Posted by: Team McSlade | April 17, 2010

Is it a bird, is it a plane…

…no, it’s neither, as an Icelandic volcano took this weekend as an opportune time to erupt through a glacier, thus closing UK and Northern European airspace for the past 48 hours. The slight irony here is that Valencia is open for traffic, but if they can’t leave, they can’t land.

So how does this affect your Team McSlade? Simple, Jo’s brother Matt and his tribe were to fly to Valencia from London today.
Kate (Matt’s wife, clearly the better half) has thumped a hole in the Internet quota of Starbucks UK today – changing flights, alleviating the fears of family in Australia, booking another hotel and getting cabs, jets and kids aligned so they can split from London Monday.

Last night, Eurocontrol, the governing body of aviation control in Europe, said that the ash cloud would be assessed today and then a ruling on ‘to fly or not to fly’ would be made. Gatwick Airport posted a message at 05:00 that planes were grounded until 8pm London time; and with Matt, Kate and the boy’s flight to leave the ground at 10:20am, that put an end to that effort.
Thus The Great EasyJet Steeplechase began for stranded passengers. At least they weren’t flying Ryanair (who Jo and I have found as useful as George W. Bush on [insert topic here]); and EasyJet came to the party, not charging for a flight change through these cancellations.

So with Facebook, Google and UniSA email open, Jo and I set out to try and help our 4 waylaid travellers. Back and forth with Kate on matters ranging from EasyJet phone numbers (the number listed by Gatwick was a ‘business hours only’ affair, not bad for calling on a Saturday), hotels to stay in, cabs to Gatwick, airport transfers and the pain of having to suffer Mother Nature at her finest.  We were just offering suggestions – Kate and Matt were doing the hard yards.

I did have a flashback to Rowena, Jo’s mum, mentioning Luca (age 4 years) receiving a Superman cape and how Luca was going to ‘fly back from Spain to Australia to see Nanny whenever he wanted’.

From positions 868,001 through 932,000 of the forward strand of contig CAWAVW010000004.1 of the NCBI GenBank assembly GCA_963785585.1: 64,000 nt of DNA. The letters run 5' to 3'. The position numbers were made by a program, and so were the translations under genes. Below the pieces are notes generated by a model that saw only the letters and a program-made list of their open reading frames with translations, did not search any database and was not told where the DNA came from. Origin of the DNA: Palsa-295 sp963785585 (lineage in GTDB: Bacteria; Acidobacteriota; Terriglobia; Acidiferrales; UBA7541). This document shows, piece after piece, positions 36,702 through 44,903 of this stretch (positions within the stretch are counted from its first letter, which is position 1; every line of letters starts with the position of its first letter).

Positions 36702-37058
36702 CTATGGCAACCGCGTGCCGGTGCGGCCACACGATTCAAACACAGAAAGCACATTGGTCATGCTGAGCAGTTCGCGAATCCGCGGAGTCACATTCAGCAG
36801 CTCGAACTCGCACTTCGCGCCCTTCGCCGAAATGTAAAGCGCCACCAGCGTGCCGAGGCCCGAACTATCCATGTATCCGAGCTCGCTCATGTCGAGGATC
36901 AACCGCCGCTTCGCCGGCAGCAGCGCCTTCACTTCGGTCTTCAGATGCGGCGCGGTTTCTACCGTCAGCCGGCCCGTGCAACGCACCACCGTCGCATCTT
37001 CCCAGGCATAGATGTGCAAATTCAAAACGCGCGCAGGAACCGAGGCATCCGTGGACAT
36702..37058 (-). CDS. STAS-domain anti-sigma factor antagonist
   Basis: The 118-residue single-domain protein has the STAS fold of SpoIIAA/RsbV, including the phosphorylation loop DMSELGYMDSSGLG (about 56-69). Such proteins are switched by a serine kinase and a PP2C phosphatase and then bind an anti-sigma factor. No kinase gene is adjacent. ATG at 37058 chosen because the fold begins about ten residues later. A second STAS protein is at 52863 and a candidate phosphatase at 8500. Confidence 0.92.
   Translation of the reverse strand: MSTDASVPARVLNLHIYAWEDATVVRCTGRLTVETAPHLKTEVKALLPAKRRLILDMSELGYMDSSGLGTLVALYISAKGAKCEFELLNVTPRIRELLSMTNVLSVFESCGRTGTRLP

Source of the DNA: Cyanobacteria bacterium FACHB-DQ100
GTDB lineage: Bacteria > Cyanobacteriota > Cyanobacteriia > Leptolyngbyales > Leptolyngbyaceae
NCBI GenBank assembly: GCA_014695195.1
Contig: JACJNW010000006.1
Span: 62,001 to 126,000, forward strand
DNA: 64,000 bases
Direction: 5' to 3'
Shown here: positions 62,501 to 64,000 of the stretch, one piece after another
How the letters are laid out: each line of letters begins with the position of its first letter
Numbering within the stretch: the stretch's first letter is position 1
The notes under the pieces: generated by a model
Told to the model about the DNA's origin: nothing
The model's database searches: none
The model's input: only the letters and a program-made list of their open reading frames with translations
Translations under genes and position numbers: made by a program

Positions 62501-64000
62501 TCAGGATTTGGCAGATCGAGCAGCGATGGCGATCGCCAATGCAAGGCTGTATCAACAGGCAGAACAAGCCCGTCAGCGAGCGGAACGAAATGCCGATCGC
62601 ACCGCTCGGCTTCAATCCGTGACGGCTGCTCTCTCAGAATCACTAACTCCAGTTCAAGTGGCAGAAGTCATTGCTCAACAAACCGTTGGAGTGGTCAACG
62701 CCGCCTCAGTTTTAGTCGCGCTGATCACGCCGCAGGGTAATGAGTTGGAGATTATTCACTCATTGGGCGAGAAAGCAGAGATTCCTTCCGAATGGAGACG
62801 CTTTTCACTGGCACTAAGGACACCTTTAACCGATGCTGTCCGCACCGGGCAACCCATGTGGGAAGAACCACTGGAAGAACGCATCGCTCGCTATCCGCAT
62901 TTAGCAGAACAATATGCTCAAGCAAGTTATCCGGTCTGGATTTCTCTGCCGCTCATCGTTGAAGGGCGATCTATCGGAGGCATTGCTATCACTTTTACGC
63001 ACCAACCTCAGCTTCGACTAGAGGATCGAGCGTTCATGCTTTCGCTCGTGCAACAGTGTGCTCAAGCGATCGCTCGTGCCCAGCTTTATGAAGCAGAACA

He was slightly aggrieved at the fact that when he tested the cape out it wouldn’t allow him to fly off the kitchen table (and claimed it was broken). I could see him hopping into a red phone box in London and getting the kit on, to fly the four of them down to Spain.

Four hours, re-scheduled flights, a horrible hotel in Battersea, a cab ride and $400 lighter for the experience; Matt, Kate, Naite and Luca should be in Spain, Monday evening. Fingers crossed.

After the final update from Kate on Facebook, I wrote:
“Just think, you have a room, a new flight and a place to go to when you arrive in Spain. The kids are safe, you and Matt are alive and you have survived a major setback in travelling.

Welcome to the club.”

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Responses

  1. What a way to pop you’re travelling cherry – with a bang!

  2. Volcanoes in Iceland…and earthquakes in Adelaide!

    Yes apparently there was one on Friday night and another on Saturday morning

    I didn’t notice either…hmmm…fair enough I wouldn’t notice a bomb blast next to my head when sleeping, but when I’m awake??!

  3. Holy smoke!


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